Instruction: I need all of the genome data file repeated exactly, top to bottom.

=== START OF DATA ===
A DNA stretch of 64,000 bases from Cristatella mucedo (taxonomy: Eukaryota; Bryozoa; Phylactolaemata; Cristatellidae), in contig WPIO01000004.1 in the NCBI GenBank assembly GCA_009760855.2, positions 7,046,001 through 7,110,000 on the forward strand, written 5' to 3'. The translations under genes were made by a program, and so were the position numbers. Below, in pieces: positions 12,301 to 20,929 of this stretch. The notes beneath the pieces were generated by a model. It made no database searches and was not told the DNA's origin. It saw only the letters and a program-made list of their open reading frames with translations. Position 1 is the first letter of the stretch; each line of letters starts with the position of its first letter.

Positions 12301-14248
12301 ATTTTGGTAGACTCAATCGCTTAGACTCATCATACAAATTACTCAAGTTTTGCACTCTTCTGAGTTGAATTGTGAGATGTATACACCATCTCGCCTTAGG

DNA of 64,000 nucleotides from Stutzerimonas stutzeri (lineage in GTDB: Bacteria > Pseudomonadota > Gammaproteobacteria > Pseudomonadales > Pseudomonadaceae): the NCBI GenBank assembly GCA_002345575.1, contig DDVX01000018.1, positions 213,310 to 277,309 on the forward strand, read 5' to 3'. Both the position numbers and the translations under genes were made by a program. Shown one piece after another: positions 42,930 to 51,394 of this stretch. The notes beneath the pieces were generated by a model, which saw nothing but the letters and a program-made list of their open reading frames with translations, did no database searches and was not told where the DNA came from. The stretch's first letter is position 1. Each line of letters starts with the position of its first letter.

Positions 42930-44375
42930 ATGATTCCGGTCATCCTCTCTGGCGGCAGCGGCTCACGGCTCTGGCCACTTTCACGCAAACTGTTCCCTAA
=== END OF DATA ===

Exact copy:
A DNA stretch of 64,000 bases from Cristatella mucedo (taxonomy: Eukaryota; Bryozoa; Phylactolaemata; Cristatellidae), in contig WPIO01000004.1 in the NCBI GenBank assembly GCA_009760855.2, positions 7,046,001 through 7,110,000 on the forward strand, written 5' to 3'. The translations under genes were made by a program, and so were the position numbers. Below, in pieces: positions 12,301 to 20,929 of this stretch. The notes beneath the pieces were generated by a model. It made no database searches and was not told the DNA's origin. It saw only the letters and a program-made list of their open reading frames with translations. Position 1 is the first letter of the stretch; each line of letters starts with the position of its first letter.

Positions 12301-14248
12301 ATTTTGGTAGACTCAATCGCTTAGACTCATCATACAAATTACTCAAGTTTTGCACTCTTCTGAGTTGAATTGTGAGATGTATACACCATCTCGCCTTAGG

DNA of 64,000 nucleotides from Stutzerimonas stutzeri (lineage in GTDB: Bacteria > Pseudomonadota > Gammaproteobacteria > Pseudomonadales > Pseudomonadaceae): the NCBI GenBank assembly GCA_002345575.1, contig DDVX01000018.1, positions 213,310 to 277,309 on the forward strand, read 5' to 3'. Both the position numbers and the translations under genes were made by a program. Shown one piece after another: positions 42,930 to 51,394 of this stretch. The notes beneath the pieces were generated by a model, which saw nothing but the letters and a program-made list of their open reading frames with translations, did no database searches and was not told where the DNA came from. The stretch's first letter is position 1. Each line of letters starts with the position of its first letter.

Positions 42930-44375
42930 ATGATTCCGGTCATCCTCTCTGGCGGCAGCGGCTCACGGCTCTGGCCACTTTCACGCAAACTGTTCCCTAA